Chinese-language presses in Medan and Surabaya generally run at a loss due to low readership. The prohibition of Chinese-language education in New Order Indonesia produced a younger generation of Chinese who are mostly Chinese illiterate. Therefore, there is no general readership beyond the older generation, and this leads to a diminishing market.95) The presses need to depend on the financial support of local Chinese businesspeople in order to survive. Some well-established Chinese businesspeople support Chinese-language presses in Medan and Surabaya by becoming their shareholders or advertisers. In this way, they also make sure that the presses report in favor of them and their business. Such patrimonial power relations between Chinese-language presses and well-established Chinese businesspeople have deterred the presses from reporting negative news about local Chinese businesses. Therefore, news about corrupt business practices involving Chinese businesspeople is rarely reported in local Chinese-language presses. For instance, in October 2010, while Indonesian-language newspapers in Medan such as Waspada and Harian Orbit covered the alleged tax evasion by PT Indo Palapa, a real estate company owned by Benny Basri, an ethnic Chinese real estate tycoon in the city, most of the local Chinese-language newspapers did not report on the case. PT Indo Palapa allegedly submitted false information to the tax offices in the city about the number of shophouses that had been built by the company, so as to avoid paying taxes.96) When Xun Bao later published a news report on the case, it did not mention the name of Benny Basri.97)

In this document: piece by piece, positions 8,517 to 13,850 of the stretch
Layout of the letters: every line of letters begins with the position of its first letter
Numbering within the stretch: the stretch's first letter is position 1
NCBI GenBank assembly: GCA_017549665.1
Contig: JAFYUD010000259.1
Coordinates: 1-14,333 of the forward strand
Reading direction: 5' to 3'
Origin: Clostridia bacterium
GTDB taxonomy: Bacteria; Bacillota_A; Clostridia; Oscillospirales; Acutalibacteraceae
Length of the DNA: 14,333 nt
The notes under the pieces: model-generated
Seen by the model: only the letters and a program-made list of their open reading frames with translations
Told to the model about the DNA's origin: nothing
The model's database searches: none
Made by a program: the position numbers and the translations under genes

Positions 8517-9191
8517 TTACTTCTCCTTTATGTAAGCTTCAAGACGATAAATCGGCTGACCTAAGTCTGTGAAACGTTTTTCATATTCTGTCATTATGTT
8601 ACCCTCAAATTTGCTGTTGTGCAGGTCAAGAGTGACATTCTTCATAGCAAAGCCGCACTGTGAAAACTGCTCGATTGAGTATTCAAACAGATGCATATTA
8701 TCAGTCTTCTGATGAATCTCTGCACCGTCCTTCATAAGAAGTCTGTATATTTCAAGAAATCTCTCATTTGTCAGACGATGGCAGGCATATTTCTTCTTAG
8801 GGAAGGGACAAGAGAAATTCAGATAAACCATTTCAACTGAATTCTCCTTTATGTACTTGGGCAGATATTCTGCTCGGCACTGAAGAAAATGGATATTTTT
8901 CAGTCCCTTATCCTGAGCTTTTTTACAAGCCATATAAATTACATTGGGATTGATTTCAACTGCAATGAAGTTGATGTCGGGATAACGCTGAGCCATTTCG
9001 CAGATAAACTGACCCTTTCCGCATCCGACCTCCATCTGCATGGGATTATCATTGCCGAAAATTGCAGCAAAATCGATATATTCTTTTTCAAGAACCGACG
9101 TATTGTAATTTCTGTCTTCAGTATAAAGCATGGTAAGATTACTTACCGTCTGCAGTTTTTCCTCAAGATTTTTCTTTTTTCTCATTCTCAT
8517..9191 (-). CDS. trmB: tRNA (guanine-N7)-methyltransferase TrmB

Chinese businesspeople who fund Chinese-language presses are mostly connected to national- and local-level power holders. In order to survive, the presses must refrain from being critical of these power holders, otherwise they might encounter a withdrawal of their funders’ sponsorship. The fate of Rela Warta (《诚报》) in Surabaya vividly illustrates the carrot-and-stick method used on a critical press. Rela Warta was the only Chinese-language newspaper in Surabaya that did not cover many of the sociocultural activities organized by local Chinese organizations. It was also the only Chinese-language newspaper that often published in-depth and critical editorials and opinion pieces on current affairs and politics in Indonesia. The newspaper published a few editorials and opinion pieces on the general election and the role of Chinese Indonesian voters during the 2004 parliamentary election.98) It also published news on Dédé Oetomo (温忠孝), an ethnic Chinese social activist in Surabaya who contested in the East Java regional representative council (DPD, Dewan Perwakilan Daerah) election in 2004.99)